Assess the Feasibility and Efficacy of the CollaRx® Bupivacaine Implant in Men After Laparoscopic Inguinal or Umbilical Herniorrhaphy

The safety and scientific validity of this study is the responsibility of the study sponsor and investigators. Listing a study does not mean it has been evaluated by the U.S. Federal Government. Read our disclaimer for details. Identifier: NCT01224145
Recruitment Status : Completed
First Posted : October 19, 2010
Last Update Posted : April 30, 2013
Premier Research Group plc
Information provided by (Responsible Party):

Brief Summary:
This study will assess pain intensity for the first 72 hrs after aggravated movement (cough) following Laparoscopic Inguinal or Umbilical Herniorrhaphy.

Condition or disease Intervention/treatment Phase
Hernia Postoperative Pain Drug: 4, 5x5cm bupivacaine collagen sponges Phase 2

Detailed Description:

Inguinal herniorrhaphy is a common surgery; approximately 2,800 per million people in the United States (US) undergo the procedure annually.Common surgical methods of herniorrhaphy include open and laparoscopic placement of synthetic mesh. Studies have shown that the use of synthetic mesh greatly reduces the risk of hernia recurrence regardless of the method used for its placement. Furthermore, utilizing the laparoscopic approach for umbilical hernia repair, specifically with the use of mesh, may also reduce the risk of infection.

Bupivacaine is a local anesthetic (pain medicine) that has an established safety profile. Collagen is a protein that is found in all mammals. The CollaRx Bupivacaine implant is a thin flat sponge made out of collagen that comes from cow tendons and contains bupivacaine. When inserted into a surgical site, the collagen breaks down and bupivacaine is released at the site but very little is absorbed into the blood stream. The high levels of bupivacaine at the surgical site may result in less pain for several days after surgery.

This open-label study will assess pain intensity after surgery in patients who receive the CollaRx Bupivacaine implant as well as determine the feasibility of the use of the laparoscope for sponge placement in laparoscopic hernia repair.

Study Type : Interventional  (Clinical Trial)
Actual Enrollment : 10 participants
Allocation: Randomized
Intervention Model: Single Group Assignment
Masking: None (Open Label)
Primary Purpose: Treatment
Official Title: A Phase II, Single-dose, Open-label Study to Investigate the Feasibility and Efficacy of the CollaRx® Bupivacaine Implant (200 mg Bupivacaine Hydrochloride) in Men After Laparoscopic Inguinal or Umbilical Herniorrhaphy
Study Start Date : December 2010
Actual Primary Completion Date : June 2011
Actual Study Completion Date : September 2011

Resource links provided by the National Library of Medicine

Arm Intervention/treatment
Experimental: Drug: Bupivacaine Collagen Sponge
4, 5x5 bupivacaine collagen sponges
Drug: 4, 5x5cm bupivacaine collagen sponges
Other Name: Bupivacaine collagen implant

Primary Outcome Measures :
  1. Sum of Pain Intensity (SPI) after aggravated movement (cough) [ Time Frame: through 72 hours after surgery ]

Secondary Outcome Measures :
  1. SPI after aggravated movement (cough) [ Time Frame: through 48 hours after surgery ]
  2. SPI and individual VAS PI score at rest [ Time Frame: through 72 hours after surgery ]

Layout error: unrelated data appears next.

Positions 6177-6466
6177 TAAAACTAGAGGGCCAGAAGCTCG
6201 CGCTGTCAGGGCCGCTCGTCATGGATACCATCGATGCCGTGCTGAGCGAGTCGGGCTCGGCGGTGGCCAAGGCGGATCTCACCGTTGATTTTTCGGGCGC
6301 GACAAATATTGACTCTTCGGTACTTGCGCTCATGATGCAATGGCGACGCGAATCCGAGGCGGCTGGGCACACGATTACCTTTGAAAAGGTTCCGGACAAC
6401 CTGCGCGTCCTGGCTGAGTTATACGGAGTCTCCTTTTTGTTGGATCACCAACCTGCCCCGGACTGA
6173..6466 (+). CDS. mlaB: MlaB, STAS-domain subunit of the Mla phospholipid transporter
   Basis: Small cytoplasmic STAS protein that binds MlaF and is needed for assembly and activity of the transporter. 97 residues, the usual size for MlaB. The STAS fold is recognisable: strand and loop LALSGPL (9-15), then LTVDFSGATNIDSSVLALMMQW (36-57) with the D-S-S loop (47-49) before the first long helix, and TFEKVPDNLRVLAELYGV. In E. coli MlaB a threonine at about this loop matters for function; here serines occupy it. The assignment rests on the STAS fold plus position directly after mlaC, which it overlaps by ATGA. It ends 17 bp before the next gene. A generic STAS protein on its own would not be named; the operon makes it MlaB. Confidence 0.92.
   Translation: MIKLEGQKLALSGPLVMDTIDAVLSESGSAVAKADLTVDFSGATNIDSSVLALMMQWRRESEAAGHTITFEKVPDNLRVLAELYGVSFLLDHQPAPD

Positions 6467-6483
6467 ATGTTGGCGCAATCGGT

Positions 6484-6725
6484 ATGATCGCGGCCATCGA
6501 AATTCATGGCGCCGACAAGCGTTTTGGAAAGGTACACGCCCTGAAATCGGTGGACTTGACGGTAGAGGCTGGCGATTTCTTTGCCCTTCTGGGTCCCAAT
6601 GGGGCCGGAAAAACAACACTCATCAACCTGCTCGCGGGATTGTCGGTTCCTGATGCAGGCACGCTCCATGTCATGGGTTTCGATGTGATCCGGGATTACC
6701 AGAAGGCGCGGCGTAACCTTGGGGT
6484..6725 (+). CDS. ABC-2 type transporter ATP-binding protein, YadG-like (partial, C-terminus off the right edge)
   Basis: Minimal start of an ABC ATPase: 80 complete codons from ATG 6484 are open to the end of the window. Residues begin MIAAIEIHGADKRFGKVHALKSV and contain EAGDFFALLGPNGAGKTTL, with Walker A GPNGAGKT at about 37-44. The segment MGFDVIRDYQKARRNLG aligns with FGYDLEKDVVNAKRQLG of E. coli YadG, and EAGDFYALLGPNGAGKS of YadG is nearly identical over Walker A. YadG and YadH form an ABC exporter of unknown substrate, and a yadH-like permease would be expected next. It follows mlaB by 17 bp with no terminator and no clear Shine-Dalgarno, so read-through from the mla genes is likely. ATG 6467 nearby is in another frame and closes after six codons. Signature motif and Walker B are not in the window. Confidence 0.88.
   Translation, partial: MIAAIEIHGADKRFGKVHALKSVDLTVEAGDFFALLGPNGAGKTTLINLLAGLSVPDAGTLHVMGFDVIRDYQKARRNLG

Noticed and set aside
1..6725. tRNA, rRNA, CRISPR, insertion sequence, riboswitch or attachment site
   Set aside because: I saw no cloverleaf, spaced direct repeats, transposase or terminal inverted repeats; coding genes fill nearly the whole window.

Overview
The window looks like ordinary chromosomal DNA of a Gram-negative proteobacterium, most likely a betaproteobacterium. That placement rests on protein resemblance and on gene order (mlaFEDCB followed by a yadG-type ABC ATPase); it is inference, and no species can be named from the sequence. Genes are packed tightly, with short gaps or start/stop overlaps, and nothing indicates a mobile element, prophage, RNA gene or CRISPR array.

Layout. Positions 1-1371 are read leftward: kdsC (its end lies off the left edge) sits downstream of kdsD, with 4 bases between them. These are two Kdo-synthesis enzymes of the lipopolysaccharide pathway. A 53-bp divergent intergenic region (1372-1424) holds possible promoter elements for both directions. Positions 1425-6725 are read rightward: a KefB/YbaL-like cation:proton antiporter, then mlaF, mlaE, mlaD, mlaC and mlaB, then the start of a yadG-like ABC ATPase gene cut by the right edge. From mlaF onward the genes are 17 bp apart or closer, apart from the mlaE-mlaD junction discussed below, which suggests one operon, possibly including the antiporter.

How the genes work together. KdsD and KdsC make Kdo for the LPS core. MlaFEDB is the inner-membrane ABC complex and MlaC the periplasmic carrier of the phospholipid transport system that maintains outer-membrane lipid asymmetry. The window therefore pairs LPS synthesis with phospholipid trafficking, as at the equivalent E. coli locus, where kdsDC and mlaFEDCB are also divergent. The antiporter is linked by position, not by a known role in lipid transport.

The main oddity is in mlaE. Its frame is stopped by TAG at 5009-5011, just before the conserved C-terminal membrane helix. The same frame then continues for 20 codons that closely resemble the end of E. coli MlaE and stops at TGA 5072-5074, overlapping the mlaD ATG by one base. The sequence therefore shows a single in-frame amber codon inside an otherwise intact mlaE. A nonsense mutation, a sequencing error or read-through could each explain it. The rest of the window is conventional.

3. Total use of opioid analgesia [ Time Frame: through 72 hours after surgery ]

Information from the National Library of Medicine

Choosing to participate in a study is an important personal decision. Talk with your doctor and family members or friends about deciding to join a study. To learn more about this study, you or your doctor may contact the study research staff using the contacts provided below. For general information, Learn About Clinical Studies.

Ages Eligible for Study:   18 Years and older   (Adult, Older Adult)
Sexes Eligible for Study:   Male
Accepts Healthy Volunteers:   No

Inclusion Criteria:

  1. Man ≥18 years
  2. Has a planned unilateral inguinal herniorrhaphy (laparoscopy, transabdominal preperitoneal [TAPP] approach or totally extraperitoneal [TEP] approach) or laparoscopic umbilical herniorrhaphy to be performed according to standard surgical technique under general anesthesia.
  3. Willing to use opioid rescue analgesia.

Exclusion Criteria:

  1. Has a known hypersensitivity to amide local anesthetics, opioids, or bovine products.
  2. Scheduled for bilateral inguinal herniorrhaphy.
  3. Undergone a prior herniorrhaphy at the location scheduled for repair.
  4. Undergone major surgery within 3 months of the scheduled herniorrhaphy.

Information from the National Library of Medicine

To learn more about this study, you or your doctor may contact the study research staff using the contact information provided by the sponsor.

Please refer to this study by its identifier (NCT number): NCT01224145

United States, Texas
Research Concepts
Bellaire, Texas, United States
Sponsors and Collaborators
Premier Research Group plc
Study Director: David Prior Innocoll

Publications of Results:
Responsible Party: Innocoll Identifier: NCT01224145     History of Changes
Other Study ID Numbers: INN-CB-011
First Posted: October 19, 2010    Key Record Dates
Last Update Posted: April 30, 2013
Last Verified: October 2011

Additional relevant MeSH terms:
Pain, Postoperative
Neurologic Manifestations
Nervous System Diseases
Postoperative Complications
Pathologic Processes
Signs and Symptoms
Anesthetics, Local
Central Nervous System Depressants
Physiological Effects of Drugs
Sensory System Agents
Peripheral Nervous System Agents